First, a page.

(HealthDay News) — An exercise intervention performed during chemotherapy can prevent fatigue and preserve cardiorespiratory fitness, according to a study published in JACC: CardioOncology.
Gabriela G.F. van der Schoot, MD, from the University Medical Center Groningen in the Netherlands, and colleagues conducted a clinical trial of patients scheduled to receive curative chemotherapy. Patients with breast (n=139), testicular (n=95), and colon cancer (n=30) were included, as were 2 lymphoma patients.
The patients were randomly assigned to a 24-week exercise intervention, initiated during chemotherapy or afterward (groups A and B, respectively).
The primary endpoint was peak oxygen uptake (VO2peak) at 1 year post-intervention. The researchers found no difference between the groups in VO2peak immediately post-intervention and at 1 year post-intervention.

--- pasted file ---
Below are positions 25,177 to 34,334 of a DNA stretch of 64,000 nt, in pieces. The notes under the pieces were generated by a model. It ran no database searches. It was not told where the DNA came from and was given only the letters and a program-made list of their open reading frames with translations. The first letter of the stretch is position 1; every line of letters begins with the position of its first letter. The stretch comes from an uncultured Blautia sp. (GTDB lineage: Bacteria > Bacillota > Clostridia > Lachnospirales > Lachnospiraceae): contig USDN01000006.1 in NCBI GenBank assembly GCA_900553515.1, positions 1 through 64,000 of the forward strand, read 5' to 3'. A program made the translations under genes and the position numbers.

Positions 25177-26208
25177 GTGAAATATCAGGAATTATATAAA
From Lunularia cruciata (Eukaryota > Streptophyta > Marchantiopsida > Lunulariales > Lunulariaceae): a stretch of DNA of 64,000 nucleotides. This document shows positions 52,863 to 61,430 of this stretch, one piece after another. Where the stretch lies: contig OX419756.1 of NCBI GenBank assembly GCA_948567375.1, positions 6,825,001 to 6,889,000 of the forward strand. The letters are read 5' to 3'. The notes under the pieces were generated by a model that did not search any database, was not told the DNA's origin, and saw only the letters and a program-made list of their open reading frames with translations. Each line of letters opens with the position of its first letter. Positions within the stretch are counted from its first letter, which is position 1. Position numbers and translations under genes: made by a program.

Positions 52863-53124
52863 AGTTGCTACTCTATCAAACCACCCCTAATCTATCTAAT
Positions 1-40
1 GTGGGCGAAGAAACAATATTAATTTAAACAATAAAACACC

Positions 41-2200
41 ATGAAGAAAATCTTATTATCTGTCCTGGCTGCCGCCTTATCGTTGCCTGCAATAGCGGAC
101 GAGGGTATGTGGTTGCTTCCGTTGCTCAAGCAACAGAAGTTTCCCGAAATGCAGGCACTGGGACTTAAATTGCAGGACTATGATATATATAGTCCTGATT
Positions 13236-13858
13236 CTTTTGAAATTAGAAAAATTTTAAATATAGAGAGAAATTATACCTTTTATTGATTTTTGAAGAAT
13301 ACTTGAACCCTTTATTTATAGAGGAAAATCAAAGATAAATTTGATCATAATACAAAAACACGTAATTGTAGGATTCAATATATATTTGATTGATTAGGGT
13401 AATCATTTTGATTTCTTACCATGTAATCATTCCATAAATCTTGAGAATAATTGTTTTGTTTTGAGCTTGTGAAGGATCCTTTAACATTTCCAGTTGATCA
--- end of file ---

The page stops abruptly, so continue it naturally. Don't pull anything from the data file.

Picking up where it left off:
However, compared with patients in group B, those in group A exhibited significantly lower decreases in VO2peak, health-related quality of life, and muscle strength immediately post-chemotherapy. Patients in group A also reported less fatigue and more physical activity.
“These findings suggest that the most optimal timing of physical exercise is during chemotherapy. However, initiating a physical exercise program after chemotherapy is a viable alternative when exercising during chemotherapy is not possible,” the authors wrote.
Several authors disclosed ties to the pharmaceutical industry.
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